In a city renowned for constant change, the City of Los Angeles is once again embracing transformation. This time, it’s not just the celebrities undergoing a makeover, but the city itself.

Since 2013, the city has been engaged in a comprehensive revision of the citywide zoning code named re:code LA—the first update since 1946. Re:code LA seeks to establish a new zoning framework that considers not only land uses but also the physical design of buildings and their role within a dynamic urban environment. The initiative also aims to streamline and bring more predictability to the development processes.

In May 2023, the City Council approved the Community Plan update for Downtown LA ("DTLA 2040"), marking the first application of the citywide zoning code. Additionally, the LA Planning Commission approved a new community plan for Boyle Heights. It is anticipated that the updated zoning code will be integrated into the remaining 32 community plans.

Here are 4 key points you should know:

  • Modular zoning for enhanced flexibility

The new zoning code departs from the traditional approach of solely segregating land by use (e.g., residential vs. commercial). Instead, it introduces a hybrid, modular system that regulates both on-site activities and the surrounding physical environment. Land parcels under each Community Plan will be rezoned using new zoning tools comprising 5 modular components or "districts": Form District, Frontage, Development Standards, Use District, and Density.

Modular zoning allows form and use to be regulated separately, offering communities the ability to create unique zoning districts using each component, thus providing "virtually limitless customization." This approach was chosen to simplify the layers of conflicting regulations present in the current system.

  • Multiple planning tools to increase affordable housing supply

A central goal of re:code LA is to ensure that zoning facilitates diverse housing options.

DTLA 2040, the first approved community plan, focuses on expanding housing supply. The City Council mandated an inclusionary housing system in downtown, requiring all new residential projects to include a minimum percentage of affordable units. The plan also eliminates minimum parking requirements for new developments and permits residential development in a portion of Skid Row, albeit with stringent affordability criteria.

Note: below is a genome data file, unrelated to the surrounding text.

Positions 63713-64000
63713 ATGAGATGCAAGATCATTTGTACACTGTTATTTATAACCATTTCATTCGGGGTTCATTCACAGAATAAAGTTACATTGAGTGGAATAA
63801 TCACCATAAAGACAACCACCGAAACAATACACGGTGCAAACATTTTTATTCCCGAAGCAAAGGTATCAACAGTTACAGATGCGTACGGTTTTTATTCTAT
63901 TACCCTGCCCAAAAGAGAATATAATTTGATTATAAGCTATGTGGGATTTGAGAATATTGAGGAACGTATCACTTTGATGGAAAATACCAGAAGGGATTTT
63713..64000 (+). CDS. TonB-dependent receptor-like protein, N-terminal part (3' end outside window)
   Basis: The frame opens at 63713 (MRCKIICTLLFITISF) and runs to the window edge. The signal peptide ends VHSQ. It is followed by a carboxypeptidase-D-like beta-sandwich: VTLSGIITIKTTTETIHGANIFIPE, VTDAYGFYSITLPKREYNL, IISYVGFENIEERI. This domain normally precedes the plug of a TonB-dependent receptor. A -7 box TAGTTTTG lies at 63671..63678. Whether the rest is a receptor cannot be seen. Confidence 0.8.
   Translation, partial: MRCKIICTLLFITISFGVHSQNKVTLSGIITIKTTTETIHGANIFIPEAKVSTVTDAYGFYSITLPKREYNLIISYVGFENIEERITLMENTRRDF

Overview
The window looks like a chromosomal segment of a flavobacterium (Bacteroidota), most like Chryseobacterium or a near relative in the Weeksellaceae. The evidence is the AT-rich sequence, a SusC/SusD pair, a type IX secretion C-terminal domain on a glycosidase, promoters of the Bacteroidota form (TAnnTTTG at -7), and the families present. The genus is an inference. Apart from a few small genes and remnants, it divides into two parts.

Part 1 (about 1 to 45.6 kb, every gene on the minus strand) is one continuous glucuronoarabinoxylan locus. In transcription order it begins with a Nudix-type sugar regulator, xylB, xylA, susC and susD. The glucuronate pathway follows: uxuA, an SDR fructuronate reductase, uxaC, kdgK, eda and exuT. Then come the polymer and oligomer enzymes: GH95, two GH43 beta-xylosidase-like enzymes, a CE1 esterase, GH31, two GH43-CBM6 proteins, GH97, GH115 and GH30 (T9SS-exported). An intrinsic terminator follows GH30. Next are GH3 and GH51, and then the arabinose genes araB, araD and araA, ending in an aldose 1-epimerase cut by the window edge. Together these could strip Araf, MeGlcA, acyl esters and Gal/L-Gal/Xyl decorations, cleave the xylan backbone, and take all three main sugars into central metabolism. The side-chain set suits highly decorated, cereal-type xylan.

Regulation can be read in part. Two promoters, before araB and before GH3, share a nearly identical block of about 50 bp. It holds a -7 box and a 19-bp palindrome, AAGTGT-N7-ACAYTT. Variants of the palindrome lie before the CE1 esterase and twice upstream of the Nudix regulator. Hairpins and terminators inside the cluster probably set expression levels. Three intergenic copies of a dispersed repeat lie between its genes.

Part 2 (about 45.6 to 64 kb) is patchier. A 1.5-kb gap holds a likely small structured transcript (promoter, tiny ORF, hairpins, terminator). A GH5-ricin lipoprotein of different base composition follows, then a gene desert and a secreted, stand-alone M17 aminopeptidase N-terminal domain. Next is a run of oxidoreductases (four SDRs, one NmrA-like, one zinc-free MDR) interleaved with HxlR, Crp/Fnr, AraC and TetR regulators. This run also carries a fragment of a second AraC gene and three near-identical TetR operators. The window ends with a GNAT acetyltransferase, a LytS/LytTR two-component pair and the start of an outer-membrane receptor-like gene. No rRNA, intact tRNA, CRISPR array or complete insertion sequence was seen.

Both DTLA and Boyle Heights have established their own Community Benefits Programs, replacing the Transfer of Floor Area Rights program. These programs offer developers additional bonuses in exchange for contributions to citywide community benefits like affordable housing and new parks.

Similar housing programs are expected to be implemented in other community plans.

  • Reliance on a dynamic, web-based zoning code

The City aims to create a more user-friendly and digital zoning code accessible online to both professionals and the public. The new code is intended to resolve ambiguities across community plans and parcels.

  • Community plan updates will take time, resulting in a patchwork of zoning tools

Community Plan updates are ongoing in 12 communities, but they can take months or years to complete. Therefore, some communities will continue to use the old zoning code until full integration is achieved. It's worth noting that while the Hollywood Community Plan was approved at the same time as DTLA 2040, it does not incorporate elements of re:code LA.

What does this mean for ATC?

ATC will soon incorporate zoning into the platform and keep it updated as the zoning code evolves. Understanding how others leverage new zoning codes and housing programs will be crucial for project development. Exploring new applications and determinations will help understand zoning precedent, and ATC will ensure these documents are readily available for customers.